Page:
2.3.1 Imputation of missing values
When faced with missing values in one variable the best, but of course most expensive, way to impute the missing values would be to collect further information on the missing data. But even this solution cannot compensate for shortcomings in historic datasets. An alternative would be to delete (or at least omit) cases containing missing values. However, this procedure would lead to biased estimations if the people with missing values share the same characteristics. Instead, as we review below, a number of statistical approaches offer better solutions.
In general, the imputation of missing values stands for replacing missing data with “plausible values” Schafer (1997: 1). Let K be a variable from a dataset A with i nonmissing values N = (n_{1},n_{2},...,n_{i}) and j missing values M = (m_{1},m_{2},...,m_{j}): K = (N,M) = (n_{1},n_{2},...,n_{i}, m_{1},m_{2},...,m_{j}), and O = (O_{1},O_{2},...) a vector of (other) variables without missing values. At the same time, but for a different dataset, B, let H be the same variable as K and P the same as O. A range of solutions to finding ‘plausible’ values of M exist.
Mean substitution
In this approach, the missing values M in variable K are either substituted by the mean of the non missing values N:
or they are substituted by the mean of the same variable H from a different dataset B:
If the missing values can be attributed to some specific subgroups, then the missing values for each subgroup are replaced by the mean of each subgroup from the non missing values of either K or H.
Mean substitution reduces the variance of K and should therefore be an option of last resort, only considered if other approaches outlined below are not applicable. The latter could be the case if, for example, there is no correlation between K and any other variable. Mean substitution is used in FiFoSiM if a reform proposal includes the taxation of a so far untaxed activity, the distribution of which is not captured in an existing micro dataset.
Regression
In the regression approach, a function for the estimation of the missing values is constructed by regressing N, the nonmissing values of K on other (non missing) variables O:
Or, as in the case of mean substitution, the similar variable of nonmissing values of H from a different dataset B are regressed upon P, the other variable present in B.
These regression coefficients β are then used to predict the missing values. Often a stochastic random value û is added to the prediction of the missing values M to allow for more variation:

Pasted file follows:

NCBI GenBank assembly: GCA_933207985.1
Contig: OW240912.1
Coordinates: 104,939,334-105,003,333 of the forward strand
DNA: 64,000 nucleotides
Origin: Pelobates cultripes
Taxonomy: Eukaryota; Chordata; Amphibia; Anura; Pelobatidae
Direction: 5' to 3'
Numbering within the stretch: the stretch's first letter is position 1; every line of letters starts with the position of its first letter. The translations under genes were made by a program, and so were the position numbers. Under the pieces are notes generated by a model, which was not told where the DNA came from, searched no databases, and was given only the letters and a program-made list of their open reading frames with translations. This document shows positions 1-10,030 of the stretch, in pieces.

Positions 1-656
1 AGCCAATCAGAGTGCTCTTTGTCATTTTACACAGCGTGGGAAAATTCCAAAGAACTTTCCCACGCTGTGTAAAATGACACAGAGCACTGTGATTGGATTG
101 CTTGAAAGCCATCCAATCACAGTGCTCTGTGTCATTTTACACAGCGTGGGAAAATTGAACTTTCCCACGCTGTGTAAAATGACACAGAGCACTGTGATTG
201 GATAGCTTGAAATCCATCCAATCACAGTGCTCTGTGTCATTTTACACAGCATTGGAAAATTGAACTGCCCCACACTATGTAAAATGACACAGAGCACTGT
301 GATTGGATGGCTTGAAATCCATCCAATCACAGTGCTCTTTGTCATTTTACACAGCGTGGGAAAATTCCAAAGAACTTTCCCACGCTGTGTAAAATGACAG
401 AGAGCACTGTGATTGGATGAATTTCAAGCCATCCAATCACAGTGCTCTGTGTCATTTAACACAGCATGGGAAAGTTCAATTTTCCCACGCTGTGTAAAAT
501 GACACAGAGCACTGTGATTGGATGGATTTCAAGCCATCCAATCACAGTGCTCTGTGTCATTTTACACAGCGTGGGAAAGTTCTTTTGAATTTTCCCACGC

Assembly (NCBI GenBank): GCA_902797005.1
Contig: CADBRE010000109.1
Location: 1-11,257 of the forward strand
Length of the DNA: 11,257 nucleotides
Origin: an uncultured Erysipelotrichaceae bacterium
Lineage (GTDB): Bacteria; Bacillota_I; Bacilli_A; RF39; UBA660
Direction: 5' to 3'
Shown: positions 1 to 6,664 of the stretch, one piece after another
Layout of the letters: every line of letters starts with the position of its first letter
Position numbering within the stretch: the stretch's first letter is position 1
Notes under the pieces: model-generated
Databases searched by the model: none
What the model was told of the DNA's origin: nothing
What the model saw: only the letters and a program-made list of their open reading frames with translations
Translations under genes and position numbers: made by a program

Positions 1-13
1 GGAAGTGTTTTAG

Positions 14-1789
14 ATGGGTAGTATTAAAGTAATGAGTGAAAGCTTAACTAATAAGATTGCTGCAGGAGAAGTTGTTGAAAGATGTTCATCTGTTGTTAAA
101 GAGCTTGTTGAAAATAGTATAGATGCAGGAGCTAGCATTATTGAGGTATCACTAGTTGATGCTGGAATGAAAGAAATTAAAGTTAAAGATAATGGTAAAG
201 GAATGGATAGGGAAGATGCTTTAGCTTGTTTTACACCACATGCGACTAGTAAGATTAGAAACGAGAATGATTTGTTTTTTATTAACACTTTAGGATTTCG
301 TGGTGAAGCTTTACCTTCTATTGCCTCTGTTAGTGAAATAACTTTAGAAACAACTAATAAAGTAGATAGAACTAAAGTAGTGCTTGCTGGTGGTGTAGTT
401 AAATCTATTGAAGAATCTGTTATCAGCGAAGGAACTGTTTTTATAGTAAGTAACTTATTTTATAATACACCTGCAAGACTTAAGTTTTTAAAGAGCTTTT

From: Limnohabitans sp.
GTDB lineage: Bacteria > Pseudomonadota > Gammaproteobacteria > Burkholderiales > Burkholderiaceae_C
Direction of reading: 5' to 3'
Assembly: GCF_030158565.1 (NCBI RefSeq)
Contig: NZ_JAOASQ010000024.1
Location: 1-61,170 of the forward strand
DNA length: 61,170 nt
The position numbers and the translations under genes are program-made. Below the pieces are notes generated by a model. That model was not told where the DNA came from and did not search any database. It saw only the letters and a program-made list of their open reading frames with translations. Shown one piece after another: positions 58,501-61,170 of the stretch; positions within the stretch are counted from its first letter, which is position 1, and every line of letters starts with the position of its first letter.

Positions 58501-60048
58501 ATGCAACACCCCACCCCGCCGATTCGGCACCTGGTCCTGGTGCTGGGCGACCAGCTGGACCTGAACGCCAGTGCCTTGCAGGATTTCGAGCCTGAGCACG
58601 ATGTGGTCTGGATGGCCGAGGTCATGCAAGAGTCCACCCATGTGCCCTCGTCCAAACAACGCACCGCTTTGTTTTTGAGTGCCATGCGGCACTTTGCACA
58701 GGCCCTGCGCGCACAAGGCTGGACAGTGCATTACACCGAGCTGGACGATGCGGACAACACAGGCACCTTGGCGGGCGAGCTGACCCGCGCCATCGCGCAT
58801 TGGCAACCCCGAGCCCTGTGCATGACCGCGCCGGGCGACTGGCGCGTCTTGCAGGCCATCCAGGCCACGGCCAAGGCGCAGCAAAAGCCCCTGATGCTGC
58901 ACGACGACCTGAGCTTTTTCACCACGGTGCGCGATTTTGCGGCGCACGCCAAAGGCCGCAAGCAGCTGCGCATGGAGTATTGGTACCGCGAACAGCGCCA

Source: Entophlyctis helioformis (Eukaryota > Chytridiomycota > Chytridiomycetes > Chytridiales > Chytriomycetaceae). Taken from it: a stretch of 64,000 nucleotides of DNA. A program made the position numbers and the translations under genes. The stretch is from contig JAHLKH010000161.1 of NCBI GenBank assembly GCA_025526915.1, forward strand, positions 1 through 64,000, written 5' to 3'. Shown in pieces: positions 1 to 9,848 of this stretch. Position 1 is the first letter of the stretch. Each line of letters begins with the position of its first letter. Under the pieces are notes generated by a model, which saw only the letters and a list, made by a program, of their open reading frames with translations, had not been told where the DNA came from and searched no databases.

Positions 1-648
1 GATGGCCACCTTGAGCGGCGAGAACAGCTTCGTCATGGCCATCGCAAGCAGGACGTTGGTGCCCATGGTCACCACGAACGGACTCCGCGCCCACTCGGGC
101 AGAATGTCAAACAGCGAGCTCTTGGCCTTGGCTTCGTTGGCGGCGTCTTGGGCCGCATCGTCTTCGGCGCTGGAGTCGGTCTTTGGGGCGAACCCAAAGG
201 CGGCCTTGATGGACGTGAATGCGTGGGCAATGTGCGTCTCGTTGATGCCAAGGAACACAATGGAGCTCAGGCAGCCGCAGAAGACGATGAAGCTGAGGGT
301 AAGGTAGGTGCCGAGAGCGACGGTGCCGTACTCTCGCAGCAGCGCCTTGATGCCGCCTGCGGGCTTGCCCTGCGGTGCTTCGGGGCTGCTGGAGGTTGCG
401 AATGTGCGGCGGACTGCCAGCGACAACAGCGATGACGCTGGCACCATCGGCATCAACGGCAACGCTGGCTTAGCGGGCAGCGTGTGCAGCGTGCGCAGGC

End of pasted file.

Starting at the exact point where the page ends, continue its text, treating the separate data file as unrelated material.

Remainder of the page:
or
These estimates $\widehat{M}$ are then used to replace the missing values M:
In FiFoSiM this approach is mainly used for variables originating in the FAST98 database. Most of the missing values in FAST are due to anonymisation; their plausible values can be restricted to specific intervals given the additional information captured by the other nonmissing variables. For categorical variables logistic regressions are often undertaken. Greene (2003) provides a good introduction to the different regression techniques available.
Multiple imputation
In the multiple imputation approach, multiple values for each missing value are simulated. That is, the missing data is filled in q times using the regression approach, each time, with different draws from the distribution of the stochastic error term to generate q complete data sets. These multiple datasets are generated to better reflect the variation in the estimates and the uncertainty in the imputation procedure itself:
Hence it is possible to compute the variance, and confidence interval or Pvalue of the missing value.
The average of these estimate values,
provides the estimator for the relevant missing values and is used to replace the missing values, M, in the original dataset.
This approach is used in FiFoSiM for most of the GSOEP variables containing missing values. The relatively small number of cases in the GSOEP allows the use of several simulation runs for the imputation in a few minutes, whereas for the FAST data this method takes noticeably longer.
2.3.2 Statistical matching
Ideally, one would like to find perfect matches all of the time. This is possible if one has access to variables which uniquely identify an individual, such as name, address, date of birth, social security number. In reality, for reasons of respondent confidentiality, researchers are not allowed to gain access to raw micro data that includes this information. Instead, access is provided to anonymised datasets in which uniquely identifying characteristics have been removed or modified. As a result, exact matching is not possible. We therefore have to use methods of statistical matching to match close (instead of exact) observations that share a set of common characteristics.